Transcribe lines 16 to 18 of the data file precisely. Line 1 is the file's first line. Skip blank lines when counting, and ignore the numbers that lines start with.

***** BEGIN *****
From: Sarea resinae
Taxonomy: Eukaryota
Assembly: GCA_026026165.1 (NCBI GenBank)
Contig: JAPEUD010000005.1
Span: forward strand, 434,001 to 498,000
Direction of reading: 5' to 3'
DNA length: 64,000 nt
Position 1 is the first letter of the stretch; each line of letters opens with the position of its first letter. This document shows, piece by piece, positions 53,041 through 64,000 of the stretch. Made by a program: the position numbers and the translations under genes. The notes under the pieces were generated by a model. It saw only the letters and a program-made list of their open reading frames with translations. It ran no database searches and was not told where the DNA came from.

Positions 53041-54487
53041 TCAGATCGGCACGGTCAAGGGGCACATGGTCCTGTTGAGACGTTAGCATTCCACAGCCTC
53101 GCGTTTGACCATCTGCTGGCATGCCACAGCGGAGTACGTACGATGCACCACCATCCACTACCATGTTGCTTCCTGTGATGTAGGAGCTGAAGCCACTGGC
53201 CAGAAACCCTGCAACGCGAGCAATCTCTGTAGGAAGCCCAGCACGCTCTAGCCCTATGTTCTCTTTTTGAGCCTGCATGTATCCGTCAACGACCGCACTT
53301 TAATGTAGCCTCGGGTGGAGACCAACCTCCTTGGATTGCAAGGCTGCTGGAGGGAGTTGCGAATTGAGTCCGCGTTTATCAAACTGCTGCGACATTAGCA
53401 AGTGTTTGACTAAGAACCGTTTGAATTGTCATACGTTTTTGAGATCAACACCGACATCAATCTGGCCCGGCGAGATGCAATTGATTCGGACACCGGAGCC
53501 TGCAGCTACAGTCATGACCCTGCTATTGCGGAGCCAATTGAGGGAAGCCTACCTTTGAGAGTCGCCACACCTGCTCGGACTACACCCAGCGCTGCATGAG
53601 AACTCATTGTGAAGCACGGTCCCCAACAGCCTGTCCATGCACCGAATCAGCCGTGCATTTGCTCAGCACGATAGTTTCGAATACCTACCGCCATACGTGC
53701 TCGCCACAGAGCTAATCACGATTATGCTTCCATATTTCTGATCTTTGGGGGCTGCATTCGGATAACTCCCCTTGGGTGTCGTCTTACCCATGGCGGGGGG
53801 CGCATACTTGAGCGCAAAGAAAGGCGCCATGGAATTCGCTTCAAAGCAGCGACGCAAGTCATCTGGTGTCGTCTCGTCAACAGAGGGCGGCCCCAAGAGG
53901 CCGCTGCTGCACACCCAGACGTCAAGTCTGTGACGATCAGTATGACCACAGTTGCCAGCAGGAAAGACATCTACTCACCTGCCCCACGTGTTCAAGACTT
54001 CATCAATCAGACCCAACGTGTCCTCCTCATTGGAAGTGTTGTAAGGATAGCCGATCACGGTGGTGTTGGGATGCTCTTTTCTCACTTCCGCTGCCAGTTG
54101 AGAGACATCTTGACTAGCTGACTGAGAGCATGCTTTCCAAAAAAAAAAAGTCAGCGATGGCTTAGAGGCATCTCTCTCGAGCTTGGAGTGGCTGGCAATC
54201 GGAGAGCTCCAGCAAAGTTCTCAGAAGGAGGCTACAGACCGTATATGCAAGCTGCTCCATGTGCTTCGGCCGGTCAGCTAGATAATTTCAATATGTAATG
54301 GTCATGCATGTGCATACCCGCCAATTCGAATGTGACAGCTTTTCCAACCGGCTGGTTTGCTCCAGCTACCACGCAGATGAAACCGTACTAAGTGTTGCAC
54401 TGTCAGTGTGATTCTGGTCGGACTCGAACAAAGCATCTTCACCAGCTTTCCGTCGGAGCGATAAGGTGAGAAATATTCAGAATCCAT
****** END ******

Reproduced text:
53601 AACTCATTGTGAAGCACGGTCCCCAACAGCCTGTCCATGCACCGAATCAGCCGTGCATTTGCTCAGCACGATAGTTTCGAATACCTACCGCCATACGTGC
53701 TCGCCACAGAGCTAATCACGATTATGCTTCCATATTTCTGATCTTTGGGGGCTGCATTCGGATAACTCCCCTTGGGTGTCGTCTTACCCATGGCGGGGGG
53801 CGCATACTTGAGCGCAAAGAAAGGCGCCATGGAATTCGCTTCAAAGCAGCGACGCAAGTCATCTGGTGTCGTCTCGTCAACAGAGGGCGGCCCCAAGAGG